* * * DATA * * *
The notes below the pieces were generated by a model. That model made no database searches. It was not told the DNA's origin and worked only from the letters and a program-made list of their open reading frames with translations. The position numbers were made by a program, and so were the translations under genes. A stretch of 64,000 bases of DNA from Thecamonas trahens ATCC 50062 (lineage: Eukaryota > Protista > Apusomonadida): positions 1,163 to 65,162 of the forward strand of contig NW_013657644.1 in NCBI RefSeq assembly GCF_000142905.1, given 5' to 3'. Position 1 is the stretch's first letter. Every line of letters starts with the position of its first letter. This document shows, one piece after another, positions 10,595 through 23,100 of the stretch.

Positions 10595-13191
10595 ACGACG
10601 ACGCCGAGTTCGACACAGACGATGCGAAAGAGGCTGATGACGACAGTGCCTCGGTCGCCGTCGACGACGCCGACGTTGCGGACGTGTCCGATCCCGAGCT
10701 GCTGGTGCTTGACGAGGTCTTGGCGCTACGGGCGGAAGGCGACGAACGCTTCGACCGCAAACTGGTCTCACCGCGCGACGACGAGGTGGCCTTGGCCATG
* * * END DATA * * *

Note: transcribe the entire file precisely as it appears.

The notes below the pieces were generated by a model. That model made no database searches. It was not told the DNA's origin and worked only from the letters and a program-made list of their open reading frames with translations. The position numbers were made by a program, and so were the translations under genes. A stretch of 64,000 bases of DNA from Thecamonas trahens ATCC 50062 (lineage: Eukaryota > Protista > Apusomonadida): positions 1,163 to 65,162 of the forward strand of contig NW_013657644.1 in NCBI RefSeq assembly GCF_000142905.1, given 5' to 3'. Position 1 is the stretch's first letter. Every line of letters starts with the position of its first letter. This document shows, one piece after another, positions 10,595 through 23,100 of the stretch.

Positions 10595-13191
10595 ACGACG
10601 ACGCCGAGTTCGACACAGACGATGCGAAAGAGGCTGATGACGACAGTGCCTCGGTCGCCGTCGACGACGCCGACGTTGCGGACGTGTCCGATCCCGAGCT
10701 GCTGGTGCTTGACGAGGTCTTGGCGCTACGGGCGGAAGGCGACGAACGCTTCGACCGCAAACTGGTCTCACCGCGCGACGACGAGGTGGCCTTGGCCATG